One of the changes that particularly caught our eye was the addition of the Broad Match Modifier in late 2010. This allows advertisers to place plus signs in front of their keywords so that they can better control the types of searches that trigger their ads. Essentially, all keywords that are preceded by a plus sign must be included somewhere in a user’s search query.
For example, with the keyword ‘colour contact lenses’ there were previously only three matching options:
coloured contact lenses – broad match
“coloured contact lenses” – phrase match
[coloured contact lenses] – exact match
Now with modified broad, advertisers can ensure that certain keywords are always present in a search query, whilst also taking advantage of the fact that these keywords don’t have to appear in a particular order (as with phrase match). They also no longer need to worry that their ads may be matched against entirely irrelevant searches, such a ‘camera lenses telephoto’ (as sometimes occurs with broad match).
We’re now able to run keywords in multiple ways, for example:
+coloured +contact +lenses
+coloured contact +lenses
+coloured +contact lenses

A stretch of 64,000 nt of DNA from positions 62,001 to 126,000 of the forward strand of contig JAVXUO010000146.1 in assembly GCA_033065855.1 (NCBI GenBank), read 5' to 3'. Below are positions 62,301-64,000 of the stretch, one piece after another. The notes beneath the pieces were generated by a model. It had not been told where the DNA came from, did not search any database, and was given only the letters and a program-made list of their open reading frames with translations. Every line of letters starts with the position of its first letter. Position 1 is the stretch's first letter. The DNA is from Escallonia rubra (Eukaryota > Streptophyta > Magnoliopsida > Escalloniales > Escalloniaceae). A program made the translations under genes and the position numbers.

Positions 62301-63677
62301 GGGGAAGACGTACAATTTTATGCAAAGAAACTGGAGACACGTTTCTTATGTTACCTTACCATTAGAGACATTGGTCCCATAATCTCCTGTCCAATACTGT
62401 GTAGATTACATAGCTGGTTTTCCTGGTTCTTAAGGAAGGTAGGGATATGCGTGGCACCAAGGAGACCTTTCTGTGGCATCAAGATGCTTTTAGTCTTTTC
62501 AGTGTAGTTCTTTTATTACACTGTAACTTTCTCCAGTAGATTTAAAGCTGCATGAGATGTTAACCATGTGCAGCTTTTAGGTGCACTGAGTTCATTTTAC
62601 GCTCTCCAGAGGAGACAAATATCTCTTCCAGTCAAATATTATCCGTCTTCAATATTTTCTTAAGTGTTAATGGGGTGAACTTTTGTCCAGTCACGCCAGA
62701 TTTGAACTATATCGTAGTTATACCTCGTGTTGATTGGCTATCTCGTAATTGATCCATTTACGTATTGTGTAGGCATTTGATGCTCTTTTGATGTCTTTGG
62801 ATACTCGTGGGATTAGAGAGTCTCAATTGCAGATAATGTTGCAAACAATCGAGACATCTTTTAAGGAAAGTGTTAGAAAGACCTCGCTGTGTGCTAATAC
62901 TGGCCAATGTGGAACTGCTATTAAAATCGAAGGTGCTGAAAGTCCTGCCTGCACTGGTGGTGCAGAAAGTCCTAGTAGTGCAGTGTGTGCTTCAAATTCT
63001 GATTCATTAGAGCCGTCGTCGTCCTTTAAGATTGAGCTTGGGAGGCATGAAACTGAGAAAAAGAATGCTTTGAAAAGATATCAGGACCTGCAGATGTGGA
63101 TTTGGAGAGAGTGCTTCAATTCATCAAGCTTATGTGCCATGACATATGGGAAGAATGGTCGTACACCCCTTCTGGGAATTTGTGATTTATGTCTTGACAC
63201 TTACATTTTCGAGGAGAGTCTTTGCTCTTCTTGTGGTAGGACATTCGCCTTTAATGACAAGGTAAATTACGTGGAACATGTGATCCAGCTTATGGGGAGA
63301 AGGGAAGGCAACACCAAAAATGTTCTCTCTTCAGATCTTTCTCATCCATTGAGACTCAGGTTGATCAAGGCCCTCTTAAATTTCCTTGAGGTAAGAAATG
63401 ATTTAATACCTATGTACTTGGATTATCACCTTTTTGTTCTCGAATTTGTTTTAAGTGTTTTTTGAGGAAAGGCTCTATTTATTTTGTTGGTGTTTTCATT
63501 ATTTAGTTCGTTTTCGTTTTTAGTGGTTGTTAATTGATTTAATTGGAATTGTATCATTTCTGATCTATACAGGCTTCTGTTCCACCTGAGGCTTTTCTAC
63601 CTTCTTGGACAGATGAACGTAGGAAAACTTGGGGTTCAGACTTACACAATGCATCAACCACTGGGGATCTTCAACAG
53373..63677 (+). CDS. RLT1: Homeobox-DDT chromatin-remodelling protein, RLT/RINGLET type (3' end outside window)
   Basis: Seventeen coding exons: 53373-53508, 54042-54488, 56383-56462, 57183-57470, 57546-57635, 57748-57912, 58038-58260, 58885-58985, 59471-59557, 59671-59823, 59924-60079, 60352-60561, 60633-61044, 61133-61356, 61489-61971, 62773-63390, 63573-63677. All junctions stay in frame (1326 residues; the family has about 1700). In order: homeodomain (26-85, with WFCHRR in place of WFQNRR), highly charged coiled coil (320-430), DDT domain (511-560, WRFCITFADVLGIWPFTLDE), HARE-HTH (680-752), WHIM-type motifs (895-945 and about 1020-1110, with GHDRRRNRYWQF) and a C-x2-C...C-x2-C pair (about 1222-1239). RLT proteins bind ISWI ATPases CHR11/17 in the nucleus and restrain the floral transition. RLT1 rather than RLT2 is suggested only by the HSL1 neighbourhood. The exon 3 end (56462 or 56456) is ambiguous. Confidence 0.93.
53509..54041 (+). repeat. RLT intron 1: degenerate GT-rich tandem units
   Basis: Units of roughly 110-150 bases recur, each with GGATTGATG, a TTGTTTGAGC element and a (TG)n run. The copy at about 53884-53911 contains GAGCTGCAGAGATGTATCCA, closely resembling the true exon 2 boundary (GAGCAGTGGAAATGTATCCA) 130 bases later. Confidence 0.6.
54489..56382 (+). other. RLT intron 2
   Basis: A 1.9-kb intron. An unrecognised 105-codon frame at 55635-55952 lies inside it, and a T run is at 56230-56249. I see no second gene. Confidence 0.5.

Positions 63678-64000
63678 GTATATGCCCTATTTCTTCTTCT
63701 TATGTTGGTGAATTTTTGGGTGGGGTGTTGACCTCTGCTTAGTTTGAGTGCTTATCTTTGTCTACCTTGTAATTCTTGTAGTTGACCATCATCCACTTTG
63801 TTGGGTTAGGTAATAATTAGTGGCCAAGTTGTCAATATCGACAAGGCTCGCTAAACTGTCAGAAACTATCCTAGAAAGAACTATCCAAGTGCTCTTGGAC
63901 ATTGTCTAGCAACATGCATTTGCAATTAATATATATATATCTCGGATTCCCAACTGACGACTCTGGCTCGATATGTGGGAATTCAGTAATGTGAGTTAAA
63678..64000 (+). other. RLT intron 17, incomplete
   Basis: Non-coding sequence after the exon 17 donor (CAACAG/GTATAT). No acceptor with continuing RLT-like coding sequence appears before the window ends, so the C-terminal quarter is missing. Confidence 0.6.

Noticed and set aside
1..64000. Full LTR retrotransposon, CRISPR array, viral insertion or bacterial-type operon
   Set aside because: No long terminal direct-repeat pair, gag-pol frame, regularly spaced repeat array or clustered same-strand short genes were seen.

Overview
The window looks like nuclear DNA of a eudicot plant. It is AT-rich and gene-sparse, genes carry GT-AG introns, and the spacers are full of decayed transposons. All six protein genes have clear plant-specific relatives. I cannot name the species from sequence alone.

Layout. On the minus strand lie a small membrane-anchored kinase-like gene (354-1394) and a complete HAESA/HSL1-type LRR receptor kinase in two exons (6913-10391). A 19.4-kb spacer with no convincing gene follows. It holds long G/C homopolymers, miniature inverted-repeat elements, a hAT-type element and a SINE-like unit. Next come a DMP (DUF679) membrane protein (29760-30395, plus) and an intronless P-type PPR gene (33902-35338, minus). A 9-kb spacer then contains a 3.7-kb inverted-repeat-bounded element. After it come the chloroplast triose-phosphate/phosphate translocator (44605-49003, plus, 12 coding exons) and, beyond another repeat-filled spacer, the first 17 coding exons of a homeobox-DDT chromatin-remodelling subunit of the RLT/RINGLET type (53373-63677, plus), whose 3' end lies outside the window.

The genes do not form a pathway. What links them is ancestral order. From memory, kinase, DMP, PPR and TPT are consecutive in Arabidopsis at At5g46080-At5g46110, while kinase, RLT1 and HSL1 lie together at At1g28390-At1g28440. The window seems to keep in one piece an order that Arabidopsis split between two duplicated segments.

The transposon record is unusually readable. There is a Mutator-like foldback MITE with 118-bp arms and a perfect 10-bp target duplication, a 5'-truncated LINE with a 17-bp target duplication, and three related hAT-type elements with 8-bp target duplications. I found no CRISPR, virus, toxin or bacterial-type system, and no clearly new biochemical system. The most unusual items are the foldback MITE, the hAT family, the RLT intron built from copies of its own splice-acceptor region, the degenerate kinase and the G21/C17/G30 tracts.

Our paid search team has seen some fantastic results from using modified broad. For example, over the last month, the modified broad keyword ‘+coloured +contact +lenses’ has seen a click through rate (CTR) more than 5 times higher than the same keyword on broad match alone. It also generated a significantly higher sales volume.
This isn’t a one-off success either – we’ve seen similar improvements in click through rates and conversion rates across all of our accounts using modified broad match.
Microsoft recently decided to offer modified broad match as well. This is great news and is another indicator that AdCenter is continuing to move in-line with the service currently offered by Google.
In the coming month, Crafted will be looking to test the new modified broad match across all of our clients using Microsoft adCenter.
We are expecting to see some great results, so watch this space!
Written by John Stuchfield